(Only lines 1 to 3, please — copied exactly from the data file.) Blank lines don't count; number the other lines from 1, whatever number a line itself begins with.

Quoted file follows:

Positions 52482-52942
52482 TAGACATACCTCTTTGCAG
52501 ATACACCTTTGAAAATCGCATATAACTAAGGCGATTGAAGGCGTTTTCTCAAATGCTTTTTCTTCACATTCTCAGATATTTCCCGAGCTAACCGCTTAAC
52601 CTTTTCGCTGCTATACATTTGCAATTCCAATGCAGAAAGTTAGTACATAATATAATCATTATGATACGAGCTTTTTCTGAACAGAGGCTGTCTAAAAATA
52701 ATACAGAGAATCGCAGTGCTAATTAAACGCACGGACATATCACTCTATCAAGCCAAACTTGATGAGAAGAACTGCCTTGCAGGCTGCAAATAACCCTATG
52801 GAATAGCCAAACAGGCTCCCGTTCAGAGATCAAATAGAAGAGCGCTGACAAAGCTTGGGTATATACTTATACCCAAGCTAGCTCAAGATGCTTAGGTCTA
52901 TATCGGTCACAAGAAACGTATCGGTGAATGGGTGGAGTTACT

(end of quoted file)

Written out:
Positions 52482-52942
52482 TAGACATACCTCTTTGCAG
52501 ATACACCTTTGAAAATCGCATATAACTAAGGCGATTGAAGGCGTTTTCTCAAATGCTTTTTCTTCACATTCTCAGATATTTCCCGAGCTAACCGCTTAAC